Edwina Ridgway came to Armidale in the early 1970s prepared to “sit back and coast” after working as an accountant with Australian Family Planning, and in the London office of its international counterpart.
Instead, after six weeks in the town, in February 1973, she took up a position as Secretary-Bursar at Duval College.
So began a 44 year career in the UNE college system that has made Edwina a contemporary of 13 of UNE’s 15 vice-chancellors, and seven chancellors. On her retirement last week, she was Australia’s longest-serving college head by a clear margin.
She was appointed as full head of Duval in 1978, after acting in the role for two years. When Drummond College was threatened with closure in 1979, Edwina successfully pitched to take on the parts of Drummond under the same roofline as Duval.
In picking up Drummond, Edwina obtained the capability to hold year-round conferences and gained full control of the catering operations shared by Duval and Drummond. With the ability to cut deals with suppliers for conference, student food quality at Duval rose considerably. King prawns occasionally appeared on the menu, and lobster.
Duval was in the 1970s an all-female college. Edwina recognised that it was nonviable to run two all-female colleges at UNE, and initiated the two-year process of moving Duval to a co-residential college.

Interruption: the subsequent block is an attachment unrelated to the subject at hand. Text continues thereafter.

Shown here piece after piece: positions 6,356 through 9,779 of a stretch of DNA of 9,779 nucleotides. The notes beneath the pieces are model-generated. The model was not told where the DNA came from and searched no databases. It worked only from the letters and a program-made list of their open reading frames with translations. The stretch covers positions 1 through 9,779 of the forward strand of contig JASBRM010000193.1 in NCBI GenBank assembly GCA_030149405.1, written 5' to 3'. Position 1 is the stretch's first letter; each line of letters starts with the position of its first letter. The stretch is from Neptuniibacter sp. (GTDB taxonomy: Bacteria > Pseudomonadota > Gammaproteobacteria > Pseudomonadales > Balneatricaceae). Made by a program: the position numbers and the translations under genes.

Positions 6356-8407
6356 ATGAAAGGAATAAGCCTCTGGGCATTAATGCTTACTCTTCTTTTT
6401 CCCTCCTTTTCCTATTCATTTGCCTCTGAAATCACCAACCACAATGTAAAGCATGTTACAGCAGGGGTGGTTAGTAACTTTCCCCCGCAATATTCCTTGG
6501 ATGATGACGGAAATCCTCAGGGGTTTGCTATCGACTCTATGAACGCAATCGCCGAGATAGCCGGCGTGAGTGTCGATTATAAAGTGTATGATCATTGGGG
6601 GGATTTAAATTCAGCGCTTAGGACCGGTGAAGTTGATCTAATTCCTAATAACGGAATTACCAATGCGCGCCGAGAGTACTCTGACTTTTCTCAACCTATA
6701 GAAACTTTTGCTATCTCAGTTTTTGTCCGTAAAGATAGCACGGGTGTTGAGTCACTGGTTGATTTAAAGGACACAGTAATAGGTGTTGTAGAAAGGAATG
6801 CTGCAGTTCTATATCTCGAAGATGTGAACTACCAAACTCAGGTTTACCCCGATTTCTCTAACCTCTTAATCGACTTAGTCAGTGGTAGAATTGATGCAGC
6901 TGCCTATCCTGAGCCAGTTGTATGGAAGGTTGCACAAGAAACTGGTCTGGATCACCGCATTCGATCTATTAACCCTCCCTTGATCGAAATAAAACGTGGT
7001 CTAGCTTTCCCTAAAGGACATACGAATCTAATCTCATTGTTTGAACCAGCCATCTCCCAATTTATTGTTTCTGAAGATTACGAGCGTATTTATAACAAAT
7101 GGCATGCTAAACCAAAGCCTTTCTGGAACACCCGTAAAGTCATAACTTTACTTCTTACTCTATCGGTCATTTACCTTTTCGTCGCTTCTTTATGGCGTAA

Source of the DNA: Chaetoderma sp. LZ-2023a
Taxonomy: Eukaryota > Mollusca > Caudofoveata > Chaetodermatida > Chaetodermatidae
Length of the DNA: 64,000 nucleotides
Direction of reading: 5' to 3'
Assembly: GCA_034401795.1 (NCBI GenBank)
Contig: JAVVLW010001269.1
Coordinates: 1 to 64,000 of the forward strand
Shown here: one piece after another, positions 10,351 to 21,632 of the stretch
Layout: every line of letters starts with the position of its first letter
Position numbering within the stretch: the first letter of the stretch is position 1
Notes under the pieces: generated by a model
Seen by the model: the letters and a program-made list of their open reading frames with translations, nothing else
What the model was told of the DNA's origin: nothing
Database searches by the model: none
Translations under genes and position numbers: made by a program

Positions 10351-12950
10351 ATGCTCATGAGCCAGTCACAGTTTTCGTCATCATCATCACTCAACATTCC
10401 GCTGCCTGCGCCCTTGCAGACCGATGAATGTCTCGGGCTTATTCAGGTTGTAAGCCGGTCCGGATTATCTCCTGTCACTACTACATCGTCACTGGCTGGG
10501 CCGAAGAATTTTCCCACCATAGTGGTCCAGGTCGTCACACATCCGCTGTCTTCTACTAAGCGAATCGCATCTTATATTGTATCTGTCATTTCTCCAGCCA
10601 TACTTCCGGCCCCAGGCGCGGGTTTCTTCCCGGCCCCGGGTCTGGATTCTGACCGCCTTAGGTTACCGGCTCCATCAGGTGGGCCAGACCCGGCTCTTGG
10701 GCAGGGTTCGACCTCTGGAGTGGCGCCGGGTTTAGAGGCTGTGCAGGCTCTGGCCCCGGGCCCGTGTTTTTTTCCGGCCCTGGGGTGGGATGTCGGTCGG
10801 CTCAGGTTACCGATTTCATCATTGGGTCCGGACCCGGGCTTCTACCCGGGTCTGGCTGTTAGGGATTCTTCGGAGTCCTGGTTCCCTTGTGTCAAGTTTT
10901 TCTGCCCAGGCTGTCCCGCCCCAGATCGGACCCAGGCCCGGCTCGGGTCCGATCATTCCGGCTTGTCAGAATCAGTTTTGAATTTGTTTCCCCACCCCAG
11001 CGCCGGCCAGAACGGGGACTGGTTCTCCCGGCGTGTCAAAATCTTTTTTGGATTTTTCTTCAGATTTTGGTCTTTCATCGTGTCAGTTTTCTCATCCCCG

When the initial advertisements were calling for male students the shift, 88 men applied to move into Duval. Female company might have had something to do with it, but Edwina suspects Duval’s reputation for food may have helped considerably.
More recently, Edwina also added Wright Village to her portfolio for a couple of years, giving her responsibility over 700 students — too many, she says, for someone who loves personal relationships.
About 10 years ago she drove the introduction of Duval’s outstanding Professional Development Program, the only one of its kind in the country.
Initially a one-year program designed to challenge and stretch students, it proved so popular and effective that it is now a three year program that ensures its participants are much better equipped to deal with the world.
Her contribution to UNE and generations earned Edwina an OAM in 2010, for services to the community, and a UNE Doctor of the University (honoris causa) in 2011.
In retirement, Edwina hopes to revisit old passions like pottery, see more of her son and his family in Geneva, and to try and learn “to fritter time”.
IMAGE: Retiring Duval College head Edwina Ridgway with her son, Ross, left, and brother Scott Alison, a UNE alumnus.